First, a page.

Franc-denominated mortgages totaled 151.8 billion zloty in June, accounting for almost 53 percent of total home loans, according to the Polish financial regulator.
Tusk's government forecasts 4 percent economic growth for next year. Poland is relying on the expansion to narrow the budget deficit to 2.9 percent of gross domestic product in 2012 from 7.9 percent last year. The central bank last month lowered its growth forecast for next year to 3.2 percent..."


bloomberg.com/news/2011-08-10/poland-needs-franc-hit-consumers-to-propel-economy-tusk-s-adviser-says.html
Seanus 15 | 19,706
10 Aug 2011 #8
My student often talks about the Swiss Franc. He describes getting involved as being risky but for those that know what they are doing....
pip 10 | 1,661
10 Aug 2011 #9
no, it is too riskey- even for those who know what they are doing. It is an abstract currency- Switzerland has no obligation or ties to Poland. Whoever decided it was a good investment should be burned at the stake. For all those who bought Swiss franc- they might as well have purchased New Zealand dollars or Mexican pesos. There is no sense to it.

They are not in the Eu. They don't need to be and never will be.
At least if you buy a mortgage in Euros- eventually Poland will take the Euro- I am talking 5 to 8 years down the road. But typically a mortgage is purchased for 25 years. ....did all these "specialists" not think that the franc would ever have an upward turn???
pgtx 29 | 3,159
10 Aug 2011 #10
if you got credit in 2008... in Poland

Poland Frank
BBman - | 344
11 Aug 2011 #11
I think lepper had his mortgage in francs, one of the reasons he called it quits.
pip 10 | 1,661
11 Aug 2011 #12
actually it is looking more and more like Lepper was actually murdered. If you think about it- he was too arrogant to kill himself, he thought he was a super star.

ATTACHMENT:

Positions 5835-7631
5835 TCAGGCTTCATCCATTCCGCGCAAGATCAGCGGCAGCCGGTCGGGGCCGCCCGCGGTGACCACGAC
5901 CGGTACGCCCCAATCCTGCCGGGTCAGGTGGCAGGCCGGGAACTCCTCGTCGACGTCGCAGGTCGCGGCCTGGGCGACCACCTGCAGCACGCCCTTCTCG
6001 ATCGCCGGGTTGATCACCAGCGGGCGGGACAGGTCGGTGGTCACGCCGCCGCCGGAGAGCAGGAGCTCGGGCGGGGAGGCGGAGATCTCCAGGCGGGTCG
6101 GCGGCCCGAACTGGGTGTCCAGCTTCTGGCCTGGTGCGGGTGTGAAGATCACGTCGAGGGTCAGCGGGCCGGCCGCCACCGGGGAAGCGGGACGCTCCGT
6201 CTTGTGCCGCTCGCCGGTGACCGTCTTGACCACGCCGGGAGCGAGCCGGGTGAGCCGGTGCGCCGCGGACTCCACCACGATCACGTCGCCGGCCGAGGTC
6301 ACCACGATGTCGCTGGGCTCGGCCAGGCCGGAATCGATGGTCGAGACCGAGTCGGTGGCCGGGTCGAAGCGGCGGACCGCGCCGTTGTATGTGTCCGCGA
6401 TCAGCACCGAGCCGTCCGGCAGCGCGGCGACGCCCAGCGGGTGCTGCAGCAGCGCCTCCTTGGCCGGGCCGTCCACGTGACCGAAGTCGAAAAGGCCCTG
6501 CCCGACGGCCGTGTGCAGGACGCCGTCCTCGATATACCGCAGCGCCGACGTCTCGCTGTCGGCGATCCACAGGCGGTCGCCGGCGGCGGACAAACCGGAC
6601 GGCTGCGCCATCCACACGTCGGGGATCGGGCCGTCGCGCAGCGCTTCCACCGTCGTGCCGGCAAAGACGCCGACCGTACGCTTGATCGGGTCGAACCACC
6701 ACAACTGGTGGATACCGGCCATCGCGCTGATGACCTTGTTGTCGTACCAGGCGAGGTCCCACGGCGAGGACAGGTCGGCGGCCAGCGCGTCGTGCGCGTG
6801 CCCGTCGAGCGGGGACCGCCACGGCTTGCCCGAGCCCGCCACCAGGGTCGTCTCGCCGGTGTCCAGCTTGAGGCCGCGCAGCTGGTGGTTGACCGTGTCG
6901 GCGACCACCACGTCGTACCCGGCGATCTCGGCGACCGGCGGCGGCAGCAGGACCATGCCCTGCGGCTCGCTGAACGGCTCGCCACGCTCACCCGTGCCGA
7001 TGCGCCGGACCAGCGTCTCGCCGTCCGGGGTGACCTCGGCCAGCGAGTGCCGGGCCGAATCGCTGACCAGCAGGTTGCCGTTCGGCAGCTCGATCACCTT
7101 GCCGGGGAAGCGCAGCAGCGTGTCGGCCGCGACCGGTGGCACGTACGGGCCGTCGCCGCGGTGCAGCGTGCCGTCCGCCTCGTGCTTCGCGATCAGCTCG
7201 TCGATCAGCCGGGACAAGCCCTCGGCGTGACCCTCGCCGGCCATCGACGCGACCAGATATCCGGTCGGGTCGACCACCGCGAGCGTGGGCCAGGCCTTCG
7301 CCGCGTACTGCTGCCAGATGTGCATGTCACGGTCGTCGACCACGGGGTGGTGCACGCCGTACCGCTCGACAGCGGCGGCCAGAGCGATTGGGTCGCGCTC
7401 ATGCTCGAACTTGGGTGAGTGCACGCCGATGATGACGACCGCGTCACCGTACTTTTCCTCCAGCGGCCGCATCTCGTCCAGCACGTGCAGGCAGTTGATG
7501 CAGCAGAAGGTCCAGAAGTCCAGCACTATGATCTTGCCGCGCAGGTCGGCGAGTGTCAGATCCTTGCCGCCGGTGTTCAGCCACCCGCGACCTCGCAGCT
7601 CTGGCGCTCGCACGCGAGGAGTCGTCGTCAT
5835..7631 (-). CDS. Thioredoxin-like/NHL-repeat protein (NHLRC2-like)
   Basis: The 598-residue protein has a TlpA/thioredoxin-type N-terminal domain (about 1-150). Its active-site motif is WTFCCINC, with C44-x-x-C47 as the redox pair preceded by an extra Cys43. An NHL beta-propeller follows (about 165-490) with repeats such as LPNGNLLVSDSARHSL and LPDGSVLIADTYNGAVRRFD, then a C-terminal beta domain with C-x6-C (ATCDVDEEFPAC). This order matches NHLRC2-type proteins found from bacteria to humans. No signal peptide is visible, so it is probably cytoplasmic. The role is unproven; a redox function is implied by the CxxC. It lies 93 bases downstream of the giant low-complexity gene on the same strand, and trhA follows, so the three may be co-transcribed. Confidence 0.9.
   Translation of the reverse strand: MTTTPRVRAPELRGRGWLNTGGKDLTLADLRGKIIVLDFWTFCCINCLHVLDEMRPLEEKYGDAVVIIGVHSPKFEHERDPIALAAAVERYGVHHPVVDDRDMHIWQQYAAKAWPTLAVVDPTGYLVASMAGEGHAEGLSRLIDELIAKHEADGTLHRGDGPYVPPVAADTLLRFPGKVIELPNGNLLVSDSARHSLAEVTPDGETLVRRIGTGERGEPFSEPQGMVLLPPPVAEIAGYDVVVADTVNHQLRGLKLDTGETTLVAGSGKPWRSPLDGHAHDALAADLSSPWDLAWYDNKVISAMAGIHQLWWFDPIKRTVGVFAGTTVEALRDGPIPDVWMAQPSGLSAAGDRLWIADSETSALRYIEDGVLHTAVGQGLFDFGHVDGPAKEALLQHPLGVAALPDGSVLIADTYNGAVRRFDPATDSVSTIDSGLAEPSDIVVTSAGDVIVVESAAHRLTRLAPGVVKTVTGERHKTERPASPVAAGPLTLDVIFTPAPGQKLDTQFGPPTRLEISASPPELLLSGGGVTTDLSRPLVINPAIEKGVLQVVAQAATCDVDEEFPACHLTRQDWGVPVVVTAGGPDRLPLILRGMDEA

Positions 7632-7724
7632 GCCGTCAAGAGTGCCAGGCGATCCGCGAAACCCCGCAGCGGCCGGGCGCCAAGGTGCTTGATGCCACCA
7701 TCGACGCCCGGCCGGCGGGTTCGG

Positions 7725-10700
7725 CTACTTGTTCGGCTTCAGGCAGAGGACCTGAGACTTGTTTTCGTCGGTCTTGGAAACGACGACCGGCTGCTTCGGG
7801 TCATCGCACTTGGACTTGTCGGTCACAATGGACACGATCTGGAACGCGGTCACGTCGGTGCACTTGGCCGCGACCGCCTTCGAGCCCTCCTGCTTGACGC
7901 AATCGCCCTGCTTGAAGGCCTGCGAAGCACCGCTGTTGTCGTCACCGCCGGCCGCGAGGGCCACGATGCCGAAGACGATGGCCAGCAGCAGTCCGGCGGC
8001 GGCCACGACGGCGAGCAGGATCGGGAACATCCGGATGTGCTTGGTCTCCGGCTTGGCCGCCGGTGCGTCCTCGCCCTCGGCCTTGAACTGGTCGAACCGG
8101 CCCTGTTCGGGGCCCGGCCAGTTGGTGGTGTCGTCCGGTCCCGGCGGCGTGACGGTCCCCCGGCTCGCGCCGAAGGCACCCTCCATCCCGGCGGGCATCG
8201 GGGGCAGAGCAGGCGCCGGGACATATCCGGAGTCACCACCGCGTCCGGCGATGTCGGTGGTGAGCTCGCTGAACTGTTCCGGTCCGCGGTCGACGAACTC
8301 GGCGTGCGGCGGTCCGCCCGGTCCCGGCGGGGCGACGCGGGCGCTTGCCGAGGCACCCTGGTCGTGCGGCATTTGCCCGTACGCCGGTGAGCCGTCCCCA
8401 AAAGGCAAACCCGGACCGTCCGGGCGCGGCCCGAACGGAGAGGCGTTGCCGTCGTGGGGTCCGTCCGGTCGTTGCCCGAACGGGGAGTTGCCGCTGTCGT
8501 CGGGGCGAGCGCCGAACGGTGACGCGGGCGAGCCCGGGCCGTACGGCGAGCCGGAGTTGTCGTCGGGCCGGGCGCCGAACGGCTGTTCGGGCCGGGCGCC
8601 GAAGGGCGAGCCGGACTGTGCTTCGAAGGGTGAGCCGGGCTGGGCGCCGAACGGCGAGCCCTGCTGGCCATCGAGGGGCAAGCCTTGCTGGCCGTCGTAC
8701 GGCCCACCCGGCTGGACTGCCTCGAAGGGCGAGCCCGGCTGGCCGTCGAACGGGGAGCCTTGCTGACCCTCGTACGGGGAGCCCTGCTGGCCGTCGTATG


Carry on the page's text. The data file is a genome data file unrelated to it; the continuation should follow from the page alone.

LwowskaKrakow 28 | 431
11 Aug 2011 #13
.did all these "specialists" not think that the franc would ever have an upward turn???

You are totally right. Some people are naive and will get whatever is cheaper at the time and will believe anything a bank employee who gets bonuses will tell them.

Honestly it is sad that one must always mistrust every ine and double check everything.
skysoulmate 14 | 1,297
11 Aug 2011 #14
This approach isn't really that unusual although it's not recommended for daily life expenditures (such as mortgages). If you think your own currency will rise, save in it and borrow in foreign currency. If you think it'll drop, do the reverse, borrow in it and save in foreign. I've diversified my savings to several currencies.
Eduardo - | 3
29 Sep 2011 #15
freaking mortgages in CHF. 5 yrs ago people thought it was a good idea , not anymore though - franc's getting stronger and stronger against zloty, which basically means higher monthly mortgage installments
peterweg 36 | 2,316
29 Sep 2011 #16
Its a great idea now.
bullfrog 6 | 603
3 Aug 2012 #17
it's only in recent times that the Franc has gone up, and up, and up, and up...

If one looks over a short period yes, but not if ones takes the long view, as one should . In fact, the "stability" of CHF has been an exception rather than the rule: 1$ was worth a tad over 4 CHF in Aug 1971, today it is less than 1 CHF... So the CHF has gone up over a long period , or the $ down depending which way you want to look at it (and currency appreciation is the chief reason why salaries and prices in Switzerland appear high to foreigners)

It's not the full story though - because Polish banks tend to prohibit people from actually paying the mortgage in CHF, so they can screw the client with poor exchange rates.

No longer the case, you can pay direct in CHF